Josie couldn’t fly, but she could say “hello.”
A Hunting Park household is grieving over the loss of its beloved pet parrot Josie, who was taken from her perch on their porch on the 1900 block of W. Hunting Park Ave. in the early evening hours of Oct. 21.
Cheron Ross, a nursing assistant who said she has lived in Hunting Park “forever,” recalled that she and her husband Larry left Josie on the porch’s rail while stepping out for a few hours to go to the store.
Upon their return, the parrot had vanished without a trace.
“Nobody saw anything or heard anything,” said Ross.
A disabled bird
While leaving a winged creature unattended might appear to be a questionable practice for a bird owner, Josie had a degenerative muscle disorder that prevented the blue and gold macaw from flying.
Even walking was a problem due to this condition.
“She walked bow-legged,” Ross recalled. “She thought she was a duck.”
Josie, who was 26 years old, was given to Ross about three years ago by her sister, who owns several other birds.
Prior to her disappearance, Josie had two pit bulls, a cat and a turtle as playmates. It was an animal-friendly household.
The parrot was also well-regarded in the neighborhood, with neighbors often being greeted with a high-pitched “Hello.”
“She was like one of the kids,” observed Ross, who added that Josie would often come to eat with the residents of the household, favoring human food over typical parrot provisions.
“She didn’t want berries and all that,” said Ross. “We tried.”
According to Kristine Collins, manager of Bird Paradise in Burlington Twp., NJ, that sort of inclusion is big part of ownership for affectionate parrots.
“They’re a flocking animal,” said Collins. “They need to be part of the family.”
Where is Josie?
Since being taken from her flock, Josie’s whereabouts remain unknown. She hasn’t turned up at the Pennsylvania SPCA.
Wendy Marano, spokesperson for the PSPCA, said that the theft wasn’t reported to her organization, nor have there been any intakes of parrots in recent days.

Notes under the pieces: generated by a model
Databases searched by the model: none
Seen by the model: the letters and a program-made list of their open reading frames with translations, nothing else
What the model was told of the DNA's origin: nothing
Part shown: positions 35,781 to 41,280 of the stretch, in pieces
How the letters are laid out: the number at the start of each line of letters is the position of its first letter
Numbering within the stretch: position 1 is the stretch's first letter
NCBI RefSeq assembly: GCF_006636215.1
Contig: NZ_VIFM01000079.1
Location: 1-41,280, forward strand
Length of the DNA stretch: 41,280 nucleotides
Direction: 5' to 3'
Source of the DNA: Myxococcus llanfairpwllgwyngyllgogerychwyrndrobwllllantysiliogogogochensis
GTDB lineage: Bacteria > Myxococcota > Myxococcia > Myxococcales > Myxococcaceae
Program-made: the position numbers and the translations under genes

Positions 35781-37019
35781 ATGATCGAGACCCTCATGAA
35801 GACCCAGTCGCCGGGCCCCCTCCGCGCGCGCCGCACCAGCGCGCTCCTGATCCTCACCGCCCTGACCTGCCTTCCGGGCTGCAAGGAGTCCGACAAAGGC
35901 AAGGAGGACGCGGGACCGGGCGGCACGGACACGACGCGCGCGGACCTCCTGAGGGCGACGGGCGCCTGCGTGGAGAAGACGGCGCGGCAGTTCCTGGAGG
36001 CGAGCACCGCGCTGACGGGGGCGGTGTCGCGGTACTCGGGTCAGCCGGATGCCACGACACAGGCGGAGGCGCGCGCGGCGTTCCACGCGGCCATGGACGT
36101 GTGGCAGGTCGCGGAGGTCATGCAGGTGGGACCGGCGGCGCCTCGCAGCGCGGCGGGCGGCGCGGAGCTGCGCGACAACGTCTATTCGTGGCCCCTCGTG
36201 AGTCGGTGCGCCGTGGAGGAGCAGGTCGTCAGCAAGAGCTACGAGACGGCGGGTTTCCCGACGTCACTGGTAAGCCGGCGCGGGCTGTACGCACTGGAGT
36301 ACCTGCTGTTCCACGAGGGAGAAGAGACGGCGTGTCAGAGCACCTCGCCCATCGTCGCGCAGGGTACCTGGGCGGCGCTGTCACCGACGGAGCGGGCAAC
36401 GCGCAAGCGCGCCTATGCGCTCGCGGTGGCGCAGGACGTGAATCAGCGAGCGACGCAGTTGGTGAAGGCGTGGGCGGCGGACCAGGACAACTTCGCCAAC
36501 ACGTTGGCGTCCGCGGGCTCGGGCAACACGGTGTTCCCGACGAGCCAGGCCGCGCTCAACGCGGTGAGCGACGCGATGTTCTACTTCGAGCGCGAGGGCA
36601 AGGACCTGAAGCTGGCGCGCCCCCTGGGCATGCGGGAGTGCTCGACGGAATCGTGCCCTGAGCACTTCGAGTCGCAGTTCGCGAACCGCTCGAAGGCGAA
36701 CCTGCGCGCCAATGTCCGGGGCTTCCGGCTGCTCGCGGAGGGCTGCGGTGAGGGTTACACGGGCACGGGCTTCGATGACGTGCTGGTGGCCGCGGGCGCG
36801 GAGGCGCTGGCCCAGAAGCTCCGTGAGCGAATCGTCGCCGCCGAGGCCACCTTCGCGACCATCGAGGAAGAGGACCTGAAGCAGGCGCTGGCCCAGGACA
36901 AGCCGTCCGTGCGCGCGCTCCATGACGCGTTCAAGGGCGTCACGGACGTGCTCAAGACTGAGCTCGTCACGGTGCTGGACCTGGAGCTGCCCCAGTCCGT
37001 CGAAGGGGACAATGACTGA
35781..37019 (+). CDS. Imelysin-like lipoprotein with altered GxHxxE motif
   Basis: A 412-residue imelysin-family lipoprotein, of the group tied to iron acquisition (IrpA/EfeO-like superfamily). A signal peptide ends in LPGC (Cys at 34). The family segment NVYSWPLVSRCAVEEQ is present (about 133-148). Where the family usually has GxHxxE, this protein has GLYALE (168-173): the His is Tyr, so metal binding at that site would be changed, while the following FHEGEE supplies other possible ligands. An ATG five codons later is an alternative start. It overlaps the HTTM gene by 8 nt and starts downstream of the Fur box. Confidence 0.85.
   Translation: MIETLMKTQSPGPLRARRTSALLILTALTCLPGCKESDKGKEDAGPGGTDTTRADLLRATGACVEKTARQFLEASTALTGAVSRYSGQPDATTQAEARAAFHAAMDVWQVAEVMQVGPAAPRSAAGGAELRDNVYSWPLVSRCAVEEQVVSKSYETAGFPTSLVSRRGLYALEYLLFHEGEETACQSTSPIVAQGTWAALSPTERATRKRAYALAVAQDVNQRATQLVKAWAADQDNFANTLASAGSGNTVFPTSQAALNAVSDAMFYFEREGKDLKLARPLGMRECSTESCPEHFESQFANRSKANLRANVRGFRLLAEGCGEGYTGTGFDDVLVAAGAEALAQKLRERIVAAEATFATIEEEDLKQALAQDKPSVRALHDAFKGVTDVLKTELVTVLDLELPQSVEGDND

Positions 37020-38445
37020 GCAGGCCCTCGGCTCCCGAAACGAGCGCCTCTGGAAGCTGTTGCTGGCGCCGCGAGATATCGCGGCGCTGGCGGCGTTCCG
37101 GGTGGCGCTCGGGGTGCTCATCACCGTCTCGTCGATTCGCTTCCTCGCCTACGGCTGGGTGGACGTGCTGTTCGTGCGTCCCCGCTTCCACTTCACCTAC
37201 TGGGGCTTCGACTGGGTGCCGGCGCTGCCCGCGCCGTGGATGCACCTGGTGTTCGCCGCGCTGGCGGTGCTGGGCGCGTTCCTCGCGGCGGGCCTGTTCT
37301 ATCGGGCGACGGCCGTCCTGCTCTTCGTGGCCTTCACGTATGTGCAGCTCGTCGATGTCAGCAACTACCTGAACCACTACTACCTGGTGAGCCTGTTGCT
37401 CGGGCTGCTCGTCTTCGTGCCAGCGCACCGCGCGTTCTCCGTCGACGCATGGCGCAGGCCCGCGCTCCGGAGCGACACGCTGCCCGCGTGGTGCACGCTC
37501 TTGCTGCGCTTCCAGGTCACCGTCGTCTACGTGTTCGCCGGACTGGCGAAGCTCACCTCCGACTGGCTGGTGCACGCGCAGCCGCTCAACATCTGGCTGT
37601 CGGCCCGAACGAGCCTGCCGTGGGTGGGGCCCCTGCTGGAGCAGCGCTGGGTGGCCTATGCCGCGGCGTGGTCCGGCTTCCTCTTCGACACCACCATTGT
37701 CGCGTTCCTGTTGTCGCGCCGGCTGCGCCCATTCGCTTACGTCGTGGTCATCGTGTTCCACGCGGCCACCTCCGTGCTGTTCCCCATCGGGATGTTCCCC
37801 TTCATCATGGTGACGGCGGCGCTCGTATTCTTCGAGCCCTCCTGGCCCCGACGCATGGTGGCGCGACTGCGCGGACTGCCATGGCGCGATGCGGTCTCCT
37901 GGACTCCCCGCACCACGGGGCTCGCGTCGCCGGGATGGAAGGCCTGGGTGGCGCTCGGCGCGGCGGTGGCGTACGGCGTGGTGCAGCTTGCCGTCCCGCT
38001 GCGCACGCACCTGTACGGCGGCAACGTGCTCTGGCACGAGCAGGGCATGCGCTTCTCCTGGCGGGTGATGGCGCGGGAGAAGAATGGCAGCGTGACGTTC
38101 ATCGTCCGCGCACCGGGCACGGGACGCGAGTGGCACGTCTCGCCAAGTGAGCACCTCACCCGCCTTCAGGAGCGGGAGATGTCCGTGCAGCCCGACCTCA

Marano explained that the organization maintains a file of lost animals; when animals come in, they are cross-checked against that list.
In order to get the police perspective on purloined parrots, NewsWorks conducted an informal poll of police department officials both in the Northwest Philadelphia and citywide.
The four spokespersons in the police department’s media-relations unit had never heard of such a crime in Philadelphia, nor had a sampling of department members. One jokester with a badge responded that the question “flew right over his head.”
Parrotnappings rare, but not unheard of
One officer from Southwest Philadelphia cited the case of two pet parrots being swiped from a Houston, Texas pet store last year; each was valued in the low four-figure range.
In another Lone Star state bird-related incident, a Dallas woman walked out of a store with a $1,700 red Eclectus parrot in September.
This bird was later returned by an animal rescuer who said he purchased the bird on the street from a homeless man for $100. The suspect left her purse and ID at the store. Dallas Police confirmed on Thursday afternoon that a homeless woman, Priscilla Kaiser, 55, was arrested on theft charges shortly after the bird’s return.
In June, a parrot was stolen from outside a northwest Chicago home in a bird-brained snatch-and-grab. Bufford, a red macaw, was sitting on a fence with a second parrot, Sam, when two suspects pulled up in a black jeep Cherokee and took the birds.
Sam bit his would-be thief and got away, but Bufford was unable to escape their clutches.
Divorce often to blame
Collins said that while rumors circulate locally about thefts from time to time, the only parrot-takings that came to mind stem from divorces.
However, she wasn’t wholly surprised by the episode, observing that many are aware of the value of the birds, which can range from $1,500 to $13,000 depending on the breed.
She explained that her store doesn’t buy birds off the street.
“It’s too fishy,” she said, adding that the only parrot intakes that they might perform are if documentation is present or if the bird was in distress.
Given the sensitive nature of the species, Collins cautioned would-be parrot thieves against the practice.
“If you don’t know what to do with them,” she said, “it’s a bad way to make a buck.”
Josie’s family worries and waits
Since the theft, Ross has been wiping away the tears and has resumed speaking with her husband, though both took a few days. She has been fretting over Josie’s condition.
“Do they know how to take care of her?” asked Ross. “If they ignore her, and she screams, are they going to get tired of that? Will they just put her outside?”
Questions also persist about who took the bird, and why.
“There are a million people outside, especially on a Friday,” said Ross. “Everybody knows my bird. I think somebody just took her out of jealousy, just to be mean and hateful.”
“Just haters,” added Jimmy Weems, Ross’s brother-in-law.
He then provided a glimpse into the importance of Josie. Not that you can put a price on love, but Josie’s value was listed at $2,500 on a police report.
“She was worth more than that,” said Weems. “She was part of the family. You can’t put a price tag on that.”
For Ross, the resultant sorrow has been even more costly.
“I don’t think I’m going to get another bird,” she said.
If you have any information about Josie’s whereabouts, you can call the police department’s tipsline at (215) 686-8477, text a tip to PPD TIP (773847) or send it in via the department’s website.